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Illinois Lawmakers Reject Governor’s Changes to Gun Bill

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SPRINGFIELD, Ill. (KMOX) – On the court set deadline to enact concealed carry legislation, the Illinois Senate and House voted to reject changes Governor Pat Quinn made to the gun bill.

The House voted 77-31 to overrides Quinn’s ammendatory veto of the bill approved in May. The Senate later voted 41-17 to override the veto, meaning the original legislation becomes law.

Illinois is the last state in the nation to enact such a law.

Gov. Quinn called today’s action “extremely disappointing.”

“Following a weekend of horrific violence in Chicago in which at least 70 people were shot and 12 killed, this was the wrong move for public safety in Illinois,” he said in a statement. “It was wrong on May 31 and it’s wrong today.” READ: Gov. Pat Quinn’s full statement.

The legislation allows anyone with a Firearm Owner’s Identification card who has passed a background check and undergone gun-safety training of 16 hours to obtain a concealed-carry permit for $150.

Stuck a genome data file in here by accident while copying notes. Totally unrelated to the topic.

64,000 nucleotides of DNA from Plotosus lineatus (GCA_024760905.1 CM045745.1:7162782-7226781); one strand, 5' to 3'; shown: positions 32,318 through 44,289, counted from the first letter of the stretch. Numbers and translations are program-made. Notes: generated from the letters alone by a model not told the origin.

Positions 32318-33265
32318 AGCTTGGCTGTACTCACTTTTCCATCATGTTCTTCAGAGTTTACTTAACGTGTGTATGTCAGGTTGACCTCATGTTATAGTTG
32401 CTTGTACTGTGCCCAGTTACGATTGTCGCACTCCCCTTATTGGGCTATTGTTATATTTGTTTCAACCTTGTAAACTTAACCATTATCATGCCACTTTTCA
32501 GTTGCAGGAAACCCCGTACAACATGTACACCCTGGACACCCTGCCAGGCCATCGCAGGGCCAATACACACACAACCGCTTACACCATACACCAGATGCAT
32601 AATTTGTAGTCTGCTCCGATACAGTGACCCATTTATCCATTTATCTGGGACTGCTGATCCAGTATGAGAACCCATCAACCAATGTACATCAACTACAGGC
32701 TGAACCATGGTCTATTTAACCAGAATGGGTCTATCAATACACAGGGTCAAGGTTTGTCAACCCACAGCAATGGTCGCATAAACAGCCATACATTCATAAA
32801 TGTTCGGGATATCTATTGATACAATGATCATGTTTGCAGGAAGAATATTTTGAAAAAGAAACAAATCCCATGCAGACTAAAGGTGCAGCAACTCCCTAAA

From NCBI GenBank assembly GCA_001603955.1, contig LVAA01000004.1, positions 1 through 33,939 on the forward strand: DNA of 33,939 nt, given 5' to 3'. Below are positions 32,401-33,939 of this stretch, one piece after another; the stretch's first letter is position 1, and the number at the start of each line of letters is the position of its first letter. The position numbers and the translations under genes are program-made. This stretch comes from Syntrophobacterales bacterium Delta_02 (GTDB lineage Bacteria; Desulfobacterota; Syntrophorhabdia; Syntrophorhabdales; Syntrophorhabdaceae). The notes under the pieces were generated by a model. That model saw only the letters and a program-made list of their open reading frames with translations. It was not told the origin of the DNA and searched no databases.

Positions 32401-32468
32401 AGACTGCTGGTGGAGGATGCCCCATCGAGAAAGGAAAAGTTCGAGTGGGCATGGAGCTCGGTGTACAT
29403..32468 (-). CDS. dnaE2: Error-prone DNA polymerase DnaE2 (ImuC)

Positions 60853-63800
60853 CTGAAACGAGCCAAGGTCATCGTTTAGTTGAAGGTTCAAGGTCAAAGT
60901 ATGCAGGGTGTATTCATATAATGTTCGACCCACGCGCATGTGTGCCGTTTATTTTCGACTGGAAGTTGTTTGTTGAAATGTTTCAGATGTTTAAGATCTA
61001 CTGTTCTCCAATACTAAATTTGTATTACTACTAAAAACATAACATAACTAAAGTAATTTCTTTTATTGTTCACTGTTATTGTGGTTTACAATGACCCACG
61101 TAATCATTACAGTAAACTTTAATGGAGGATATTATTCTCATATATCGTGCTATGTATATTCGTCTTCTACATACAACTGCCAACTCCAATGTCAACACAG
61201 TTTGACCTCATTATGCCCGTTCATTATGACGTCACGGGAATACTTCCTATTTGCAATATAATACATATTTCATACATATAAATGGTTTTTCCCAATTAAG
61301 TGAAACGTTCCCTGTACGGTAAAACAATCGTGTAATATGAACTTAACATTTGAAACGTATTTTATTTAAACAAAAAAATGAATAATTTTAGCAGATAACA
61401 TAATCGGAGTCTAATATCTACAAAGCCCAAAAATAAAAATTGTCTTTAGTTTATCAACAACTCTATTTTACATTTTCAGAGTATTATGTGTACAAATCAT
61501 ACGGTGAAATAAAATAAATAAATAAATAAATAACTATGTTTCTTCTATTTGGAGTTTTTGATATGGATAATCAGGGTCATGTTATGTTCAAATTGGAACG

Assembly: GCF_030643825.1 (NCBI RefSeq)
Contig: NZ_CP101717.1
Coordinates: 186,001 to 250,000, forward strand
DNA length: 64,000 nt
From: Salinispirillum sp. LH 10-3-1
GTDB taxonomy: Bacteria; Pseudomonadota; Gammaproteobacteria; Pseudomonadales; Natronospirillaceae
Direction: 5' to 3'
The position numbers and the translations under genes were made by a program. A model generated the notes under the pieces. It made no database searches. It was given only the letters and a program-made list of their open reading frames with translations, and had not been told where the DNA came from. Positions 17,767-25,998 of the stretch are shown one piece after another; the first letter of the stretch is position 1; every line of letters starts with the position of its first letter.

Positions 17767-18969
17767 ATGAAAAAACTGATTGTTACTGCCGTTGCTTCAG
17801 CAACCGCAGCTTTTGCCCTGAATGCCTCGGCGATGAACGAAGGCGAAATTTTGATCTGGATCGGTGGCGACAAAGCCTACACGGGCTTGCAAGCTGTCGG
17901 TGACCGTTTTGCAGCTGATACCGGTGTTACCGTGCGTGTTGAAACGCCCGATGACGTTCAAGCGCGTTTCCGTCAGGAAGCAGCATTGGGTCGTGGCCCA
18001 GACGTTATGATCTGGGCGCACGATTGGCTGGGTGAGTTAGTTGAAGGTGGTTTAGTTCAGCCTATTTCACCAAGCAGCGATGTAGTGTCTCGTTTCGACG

The Illinois State Police now have six months to set up a system to start accepting applications. Spokeswoman Monique Bond said police expect 300,000 applications in the first year.

The law would prohibit concealed weapons at many locations, including: schools; government buildings; courthouses; jails, prisons, and juvenile detention centers; hospitals and mental health facilities; on public transit; bars; parks and playgrounds; Cook County forest preserves; colleges and universities; casinos; public libraries; airports; amusement parks; zoos; museums.

Owners of private property also could ban firearms on their property, but would have to post signs indicating they don’t allow guns.

Earlier this week, Quinn announced he was using his amendatory veto power to make a series of changes to the legislation.

CBS Chicago reports that the senate voted to reject the governor’s package of changes, but instead voted to keep three of his changes in the bill.

Among those changes, locations like schools and government buildings where concealed firearms are prohibited by the law would not have to post signs regarding the ban.

Also anyone who has a concealed gun needs to immediately tell police they are carrying, and finally the measure requires mental health information be provided to the Illinois State Police when someone is applying for a concealed carry permit.

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